Memories of Harper and Truman with Lawrence resident Kay Wells, 7 p.m. Thursday, Lawrence Public Library Auditorium, 707 Vt. Registration requested.
Dole Institute Forum with Alex Heard, author of “The Eyes of Willie McGee: A Tragedy of Race, Sex and Secrets in the Jim Crow South,” 7:30 p.m. April 20, Dole Institute of Politics, 2350 Petefish Drive
“Struggle and Resilience: Kansas During the Great Depression,” presentation by Lorraine Madway of Wichita State University, 2 p.m. April 23, Watkins Community Museum, 1047 Mass.
Read Across Lawrence Finale: “The World According to Atticus,” presentation by Stephen McAllister, 7 p.m. April 28, Historic Douglas County Courthouse, 1100 Mass.
New York Times bestselling author Charles Shields has spent years of his life researching and writing about the life of “To Kill a Mockingbird” author Harper Lee.
He spent a few hours Thursday evening with Lawrence residents talking about the American novelist as part of the 2011 Read Across Lawrence Kickoff. Shields, who’s written the bestseller “Mockingbird: A Portrait of Harper Lee” and “I Am Scout,” a biography of Lee, addressed a full auditorium at Lawrence Public Library, 707 Vt.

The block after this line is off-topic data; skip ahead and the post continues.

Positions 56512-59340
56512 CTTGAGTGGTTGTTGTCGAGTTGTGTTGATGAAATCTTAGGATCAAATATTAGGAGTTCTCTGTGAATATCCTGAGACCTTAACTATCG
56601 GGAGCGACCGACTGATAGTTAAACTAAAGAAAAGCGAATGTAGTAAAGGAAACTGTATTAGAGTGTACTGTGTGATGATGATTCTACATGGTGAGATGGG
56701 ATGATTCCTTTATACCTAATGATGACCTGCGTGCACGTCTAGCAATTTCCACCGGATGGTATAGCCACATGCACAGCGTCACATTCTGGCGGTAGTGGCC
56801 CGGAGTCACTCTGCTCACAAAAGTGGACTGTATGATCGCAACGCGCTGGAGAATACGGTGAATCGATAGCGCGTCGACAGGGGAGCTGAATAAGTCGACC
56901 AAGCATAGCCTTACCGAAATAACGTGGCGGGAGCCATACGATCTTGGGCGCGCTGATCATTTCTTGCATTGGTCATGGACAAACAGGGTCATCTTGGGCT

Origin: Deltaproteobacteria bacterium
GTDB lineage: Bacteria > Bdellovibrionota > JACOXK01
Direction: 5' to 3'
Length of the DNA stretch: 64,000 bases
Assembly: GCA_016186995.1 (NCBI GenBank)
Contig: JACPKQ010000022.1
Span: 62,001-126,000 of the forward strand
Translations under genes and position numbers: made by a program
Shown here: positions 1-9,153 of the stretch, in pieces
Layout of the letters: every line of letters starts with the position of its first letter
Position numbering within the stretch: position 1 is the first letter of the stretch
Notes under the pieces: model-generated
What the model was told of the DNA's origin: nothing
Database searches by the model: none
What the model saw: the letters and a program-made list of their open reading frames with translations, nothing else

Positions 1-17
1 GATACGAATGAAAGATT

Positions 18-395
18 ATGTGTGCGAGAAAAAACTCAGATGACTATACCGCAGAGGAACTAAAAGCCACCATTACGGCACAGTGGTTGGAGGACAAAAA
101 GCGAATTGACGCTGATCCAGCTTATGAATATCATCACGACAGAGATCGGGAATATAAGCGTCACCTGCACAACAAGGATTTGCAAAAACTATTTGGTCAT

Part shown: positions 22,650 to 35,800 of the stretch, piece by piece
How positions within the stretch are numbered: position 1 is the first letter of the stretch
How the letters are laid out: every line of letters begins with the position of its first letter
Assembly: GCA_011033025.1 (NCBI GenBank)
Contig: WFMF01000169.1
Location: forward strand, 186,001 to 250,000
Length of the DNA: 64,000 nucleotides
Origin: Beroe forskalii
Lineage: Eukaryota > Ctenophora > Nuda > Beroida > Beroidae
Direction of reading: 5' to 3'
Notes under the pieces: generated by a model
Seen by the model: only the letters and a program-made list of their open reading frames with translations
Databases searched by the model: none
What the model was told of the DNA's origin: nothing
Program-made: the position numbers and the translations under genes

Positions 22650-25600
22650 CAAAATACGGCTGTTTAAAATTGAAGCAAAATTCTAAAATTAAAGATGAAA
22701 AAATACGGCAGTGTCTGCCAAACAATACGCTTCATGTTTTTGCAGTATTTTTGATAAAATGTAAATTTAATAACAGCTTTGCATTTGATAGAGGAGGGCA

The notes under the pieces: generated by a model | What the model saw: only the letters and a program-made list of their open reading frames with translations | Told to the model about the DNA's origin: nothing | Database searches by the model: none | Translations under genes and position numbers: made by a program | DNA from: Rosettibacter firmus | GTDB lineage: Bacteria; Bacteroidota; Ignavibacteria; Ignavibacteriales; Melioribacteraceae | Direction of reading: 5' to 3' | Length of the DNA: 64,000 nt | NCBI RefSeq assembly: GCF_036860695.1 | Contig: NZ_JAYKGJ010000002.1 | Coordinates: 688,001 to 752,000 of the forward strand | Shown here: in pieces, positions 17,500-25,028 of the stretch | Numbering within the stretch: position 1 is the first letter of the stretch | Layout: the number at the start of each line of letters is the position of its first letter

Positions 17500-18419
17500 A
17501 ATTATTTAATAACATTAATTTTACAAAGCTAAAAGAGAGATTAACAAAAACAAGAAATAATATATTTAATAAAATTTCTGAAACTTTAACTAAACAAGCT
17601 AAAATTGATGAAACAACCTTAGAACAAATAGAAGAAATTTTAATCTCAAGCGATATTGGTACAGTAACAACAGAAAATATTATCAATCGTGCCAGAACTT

“I’m very much in favor of these one-book, one-community reads,” Shields said. “I see it as a great unifier and if I’m asked to come, I’ll be there. ”
Read Across Lawrence, an annual event sponsored by a number of local businesses, selects one literary work for the community to read together. This year’s book is Lee’s novel. Rachel Smalter Hall, director of adult programs for the library, helped organize this year’s events.
“The turnout was fantastic,” she said. “Everyone I told had these positive memories of reading it when they were younger or had heard good things about it.”
Shields injected humor and insight into the book he said that about two-thirds of American high schools use in their curriculums. In writing “Mockingbird: A Portrait of Harper Lee,” Shields interviewed more than 600 people, allowing him to paint a comprehensive picture of the famous author’s life.
Discussion sessions will take place throughout the month. Richard Noggle, an English instructor at KU, has gotten involved with the discussions through Twitter using the #TKAMB hashtag.
Thursday’s kickoff event was just one of several planned locally for the rest of the month. Shields, who’s speaking at the high schools while in Lawrence, said people often read “To Kill a Mockingbird” for the way it highlights important social issues.
“It addresses one of the most important questions posed to human beings, which is how do you get along with people who are different,” Shields said. “It’s something we all wrestle with.”